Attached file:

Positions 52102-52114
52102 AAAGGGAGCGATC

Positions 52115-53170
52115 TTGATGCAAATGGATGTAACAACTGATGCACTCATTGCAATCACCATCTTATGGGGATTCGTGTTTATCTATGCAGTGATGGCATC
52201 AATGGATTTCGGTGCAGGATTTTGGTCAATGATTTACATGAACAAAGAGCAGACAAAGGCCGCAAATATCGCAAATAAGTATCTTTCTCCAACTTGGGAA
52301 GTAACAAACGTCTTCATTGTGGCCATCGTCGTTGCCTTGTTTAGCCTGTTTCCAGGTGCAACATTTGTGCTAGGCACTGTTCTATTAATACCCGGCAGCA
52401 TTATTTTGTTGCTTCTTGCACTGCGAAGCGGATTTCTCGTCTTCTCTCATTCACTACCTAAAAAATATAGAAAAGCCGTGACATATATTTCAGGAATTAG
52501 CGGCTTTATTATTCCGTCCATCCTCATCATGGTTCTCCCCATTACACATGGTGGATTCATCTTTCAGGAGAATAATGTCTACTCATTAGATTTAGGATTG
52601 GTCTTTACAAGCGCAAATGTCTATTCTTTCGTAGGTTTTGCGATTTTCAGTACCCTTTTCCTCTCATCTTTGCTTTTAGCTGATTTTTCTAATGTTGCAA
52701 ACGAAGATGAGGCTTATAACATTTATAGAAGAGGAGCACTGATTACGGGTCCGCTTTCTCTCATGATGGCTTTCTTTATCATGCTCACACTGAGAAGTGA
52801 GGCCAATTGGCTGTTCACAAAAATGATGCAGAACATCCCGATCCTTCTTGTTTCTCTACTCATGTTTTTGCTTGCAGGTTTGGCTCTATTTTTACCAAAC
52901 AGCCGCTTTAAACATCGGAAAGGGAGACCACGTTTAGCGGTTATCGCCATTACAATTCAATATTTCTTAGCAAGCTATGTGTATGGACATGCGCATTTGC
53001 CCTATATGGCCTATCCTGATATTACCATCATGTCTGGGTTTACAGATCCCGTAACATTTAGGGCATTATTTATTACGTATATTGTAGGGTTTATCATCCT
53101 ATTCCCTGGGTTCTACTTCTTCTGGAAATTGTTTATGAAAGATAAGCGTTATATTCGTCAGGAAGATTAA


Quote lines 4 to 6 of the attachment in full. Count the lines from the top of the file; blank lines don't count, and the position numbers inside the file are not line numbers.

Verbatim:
52115 TTGATGCAAATGGATGTAACAACTGATGCACTCATTGCAATCACCATCTTATGGGGATTCGTGTTTATCTATGCAGTGATGGCATC
52201 AATGGATTTCGGTGCAGGATTTTGGTCAATGATTTACATGAACAAAGAGCAGACAAAGGCCGCAAATATCGCAAATAAGTATCTTTCTCCAACTTGGGAA
52301 GTAACAAACGTCTTCATTGTGGCCATCGTCGTTGCCTTGTTTAGCCTGTTTCCAGGTGCAACATTTGTGCTAGGCACTGTTCTATTAATACCCGGCAGCA